For example, if a (known) risk is caused by a (new) design failure, the hazardous situation or failure mode of the risk becomes the potential effect of the design failure, and the failure cause of the risk becomes the failure mode of the design failure. The failure cause of the (new) design failure must then be determined in the Design FMEA.

On the other hand, if a (known) design failure leads to a (new) risk, the potential effect of the design failure becomes the hazardous situation or failure mode of the risk, and the failure mode of the design failure becomes the failure cause of the risk. The harm to the patient, user, or environment must then be determined in the Risk Analysis.

A practical example

Let’s take this academic explanation and apply it to a simple, practical example.

Consider a prefilled syringe that will be administered to a patient. The harm to the patient that we want to analyse here is the potential feeling of pain when the syringe is administered to them. Below, the goal is to analyse why the patient may feel pain:

In a layer diagram, that looks like this:

This may remind you of something you’ve seen in a different context – the 5-Why principle, applied in risk management:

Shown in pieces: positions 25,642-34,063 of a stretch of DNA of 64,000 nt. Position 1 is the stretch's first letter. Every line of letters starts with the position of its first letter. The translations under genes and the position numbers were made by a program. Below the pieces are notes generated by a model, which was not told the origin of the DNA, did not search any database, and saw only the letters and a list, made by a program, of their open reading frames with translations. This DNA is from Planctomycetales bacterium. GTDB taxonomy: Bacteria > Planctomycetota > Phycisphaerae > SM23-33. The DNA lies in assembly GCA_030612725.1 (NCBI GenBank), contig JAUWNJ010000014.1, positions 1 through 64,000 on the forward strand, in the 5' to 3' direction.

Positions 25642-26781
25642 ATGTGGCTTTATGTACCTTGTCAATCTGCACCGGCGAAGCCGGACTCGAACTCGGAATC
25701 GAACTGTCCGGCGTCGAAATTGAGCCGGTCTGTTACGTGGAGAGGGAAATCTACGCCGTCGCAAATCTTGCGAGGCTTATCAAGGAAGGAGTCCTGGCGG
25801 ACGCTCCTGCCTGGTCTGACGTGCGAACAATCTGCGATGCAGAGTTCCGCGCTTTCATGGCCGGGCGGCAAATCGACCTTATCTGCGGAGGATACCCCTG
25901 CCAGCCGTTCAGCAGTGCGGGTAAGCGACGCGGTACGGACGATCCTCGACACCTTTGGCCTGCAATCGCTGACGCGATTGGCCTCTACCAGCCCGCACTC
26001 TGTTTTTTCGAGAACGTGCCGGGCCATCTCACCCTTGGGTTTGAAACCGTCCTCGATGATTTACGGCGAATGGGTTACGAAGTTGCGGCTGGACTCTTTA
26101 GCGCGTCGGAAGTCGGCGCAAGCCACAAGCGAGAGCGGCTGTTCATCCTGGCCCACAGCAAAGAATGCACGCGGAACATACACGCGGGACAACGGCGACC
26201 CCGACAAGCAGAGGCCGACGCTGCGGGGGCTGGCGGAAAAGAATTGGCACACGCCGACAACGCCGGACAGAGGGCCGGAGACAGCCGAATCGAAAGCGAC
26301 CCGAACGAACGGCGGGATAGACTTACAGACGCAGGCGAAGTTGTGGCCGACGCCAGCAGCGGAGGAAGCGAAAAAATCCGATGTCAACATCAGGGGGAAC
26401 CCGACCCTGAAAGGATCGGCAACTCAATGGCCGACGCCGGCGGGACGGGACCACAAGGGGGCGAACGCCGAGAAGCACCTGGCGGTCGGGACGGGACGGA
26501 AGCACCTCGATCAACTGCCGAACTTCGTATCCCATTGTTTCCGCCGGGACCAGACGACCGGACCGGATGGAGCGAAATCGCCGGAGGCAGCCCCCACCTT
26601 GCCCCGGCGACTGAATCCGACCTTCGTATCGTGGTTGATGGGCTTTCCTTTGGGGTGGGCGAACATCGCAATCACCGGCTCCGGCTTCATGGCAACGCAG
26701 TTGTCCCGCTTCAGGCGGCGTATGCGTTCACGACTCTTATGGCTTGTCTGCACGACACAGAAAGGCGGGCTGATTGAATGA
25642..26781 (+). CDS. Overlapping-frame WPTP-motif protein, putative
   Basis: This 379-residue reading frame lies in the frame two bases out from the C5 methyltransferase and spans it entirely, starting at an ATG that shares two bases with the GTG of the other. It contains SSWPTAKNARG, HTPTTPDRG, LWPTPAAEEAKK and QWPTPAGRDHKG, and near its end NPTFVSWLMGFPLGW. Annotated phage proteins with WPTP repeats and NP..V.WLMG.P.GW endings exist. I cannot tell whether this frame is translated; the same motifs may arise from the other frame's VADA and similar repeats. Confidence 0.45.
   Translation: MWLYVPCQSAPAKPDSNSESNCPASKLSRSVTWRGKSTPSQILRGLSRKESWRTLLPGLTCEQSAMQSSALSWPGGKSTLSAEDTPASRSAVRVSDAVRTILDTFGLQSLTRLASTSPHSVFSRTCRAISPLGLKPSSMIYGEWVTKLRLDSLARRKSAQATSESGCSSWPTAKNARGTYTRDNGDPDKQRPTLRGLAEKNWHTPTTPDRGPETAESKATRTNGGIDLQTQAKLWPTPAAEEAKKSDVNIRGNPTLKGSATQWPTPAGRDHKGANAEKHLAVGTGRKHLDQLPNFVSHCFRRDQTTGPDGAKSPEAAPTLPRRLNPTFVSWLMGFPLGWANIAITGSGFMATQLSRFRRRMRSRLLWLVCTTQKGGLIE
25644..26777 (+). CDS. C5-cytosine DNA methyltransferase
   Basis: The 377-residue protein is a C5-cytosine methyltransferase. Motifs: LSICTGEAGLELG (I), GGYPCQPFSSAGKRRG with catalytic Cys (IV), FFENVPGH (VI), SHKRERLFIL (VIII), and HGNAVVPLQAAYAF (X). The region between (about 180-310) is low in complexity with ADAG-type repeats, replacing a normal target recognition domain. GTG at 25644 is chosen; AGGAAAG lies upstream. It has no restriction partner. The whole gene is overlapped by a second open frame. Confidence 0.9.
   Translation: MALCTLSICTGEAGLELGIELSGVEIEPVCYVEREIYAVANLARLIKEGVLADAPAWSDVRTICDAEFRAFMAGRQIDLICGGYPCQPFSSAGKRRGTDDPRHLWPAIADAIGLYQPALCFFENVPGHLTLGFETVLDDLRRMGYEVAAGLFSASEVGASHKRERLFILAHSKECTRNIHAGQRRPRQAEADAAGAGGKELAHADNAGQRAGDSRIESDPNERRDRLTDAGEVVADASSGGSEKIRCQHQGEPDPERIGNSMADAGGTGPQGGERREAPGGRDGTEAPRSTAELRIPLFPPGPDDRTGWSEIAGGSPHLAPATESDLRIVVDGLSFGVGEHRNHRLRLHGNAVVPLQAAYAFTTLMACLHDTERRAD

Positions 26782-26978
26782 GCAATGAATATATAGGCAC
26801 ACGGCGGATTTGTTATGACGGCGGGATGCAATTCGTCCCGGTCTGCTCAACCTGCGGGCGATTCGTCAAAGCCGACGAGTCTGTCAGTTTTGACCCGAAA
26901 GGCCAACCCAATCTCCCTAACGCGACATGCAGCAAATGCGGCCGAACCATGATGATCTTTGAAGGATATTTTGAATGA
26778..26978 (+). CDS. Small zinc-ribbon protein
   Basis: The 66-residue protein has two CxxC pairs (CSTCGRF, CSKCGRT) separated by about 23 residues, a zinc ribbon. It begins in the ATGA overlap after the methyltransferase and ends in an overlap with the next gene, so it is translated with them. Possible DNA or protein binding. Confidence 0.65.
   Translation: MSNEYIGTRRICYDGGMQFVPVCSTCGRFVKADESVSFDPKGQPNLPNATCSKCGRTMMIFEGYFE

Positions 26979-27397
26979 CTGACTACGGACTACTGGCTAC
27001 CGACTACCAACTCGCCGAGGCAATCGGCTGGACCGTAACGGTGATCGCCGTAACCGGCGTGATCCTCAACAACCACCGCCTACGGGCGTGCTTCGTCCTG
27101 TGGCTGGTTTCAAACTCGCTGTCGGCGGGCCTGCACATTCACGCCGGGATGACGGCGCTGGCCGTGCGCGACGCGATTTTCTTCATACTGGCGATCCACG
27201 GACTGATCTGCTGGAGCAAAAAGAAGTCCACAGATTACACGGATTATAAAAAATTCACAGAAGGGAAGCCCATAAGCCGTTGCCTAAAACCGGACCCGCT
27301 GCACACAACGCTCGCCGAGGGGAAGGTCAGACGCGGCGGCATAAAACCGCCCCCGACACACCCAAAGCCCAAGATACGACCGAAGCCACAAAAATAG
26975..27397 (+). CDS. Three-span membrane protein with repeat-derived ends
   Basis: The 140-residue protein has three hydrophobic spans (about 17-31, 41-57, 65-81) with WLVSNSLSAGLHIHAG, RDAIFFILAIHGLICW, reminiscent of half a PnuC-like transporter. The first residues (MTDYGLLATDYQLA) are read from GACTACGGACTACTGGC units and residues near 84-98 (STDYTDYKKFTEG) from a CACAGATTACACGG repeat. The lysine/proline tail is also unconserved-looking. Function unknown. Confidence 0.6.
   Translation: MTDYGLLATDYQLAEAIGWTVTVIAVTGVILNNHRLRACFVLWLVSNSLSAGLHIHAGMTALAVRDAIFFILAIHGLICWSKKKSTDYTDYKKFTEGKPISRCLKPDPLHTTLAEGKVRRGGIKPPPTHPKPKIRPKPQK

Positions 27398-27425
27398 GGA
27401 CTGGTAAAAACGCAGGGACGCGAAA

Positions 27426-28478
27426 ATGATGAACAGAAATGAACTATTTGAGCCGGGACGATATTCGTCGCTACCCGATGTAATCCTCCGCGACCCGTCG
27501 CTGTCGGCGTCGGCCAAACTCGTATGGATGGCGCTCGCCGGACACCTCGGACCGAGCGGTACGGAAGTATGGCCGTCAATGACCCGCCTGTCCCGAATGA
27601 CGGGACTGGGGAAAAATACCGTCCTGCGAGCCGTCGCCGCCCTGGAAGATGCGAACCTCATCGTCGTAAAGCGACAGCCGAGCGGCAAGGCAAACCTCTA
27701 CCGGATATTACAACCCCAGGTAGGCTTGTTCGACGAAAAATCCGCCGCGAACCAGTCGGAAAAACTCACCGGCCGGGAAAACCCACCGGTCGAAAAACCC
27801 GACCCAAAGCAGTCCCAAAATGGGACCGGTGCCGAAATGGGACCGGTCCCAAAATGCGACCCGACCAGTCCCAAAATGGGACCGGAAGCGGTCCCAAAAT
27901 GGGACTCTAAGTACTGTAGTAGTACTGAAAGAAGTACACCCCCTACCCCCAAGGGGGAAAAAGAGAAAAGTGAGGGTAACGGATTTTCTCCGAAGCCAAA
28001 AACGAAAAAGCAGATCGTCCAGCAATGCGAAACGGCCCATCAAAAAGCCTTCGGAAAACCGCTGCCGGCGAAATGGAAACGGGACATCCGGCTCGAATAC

Populating your risk management file

As you work through your risk management file, you may trigger further ideas regarding the risks and failures already discovered:

For example:

  1. You might realise that another cause for the needle not being applied in a smooth way is a patient with needle phobia (like myself!)
  2. Another reason for there being no silicon oil on the needle could be that the nurse gives the needle an extra disinfection by wiping it (this is also a real-life example, as not all nurses know that needles have silicon oil on them to help reduce pain during administration)
  3. You might discover that there’s a potential problem with the oil applicator in your manufacturing process

So, after you have begun to analyse a risk top-down and its causes on a design and process level, you can start to populate your risk management file on the various levels with new risks and failures, which themselves will be escalated and de-escalated to higher and lower levels respectively for further analysis. Once you begin to analyse these escalated and de-escalated failures and risks, more ideas about further risks and failures may be stimulated, and so on.

This approach can be depicted as follows, whereby we assume we want to build a risk management file for a new product:

Of course, when completing the various documents within your risk management file, you should always apply an appropriate systematic, e.g.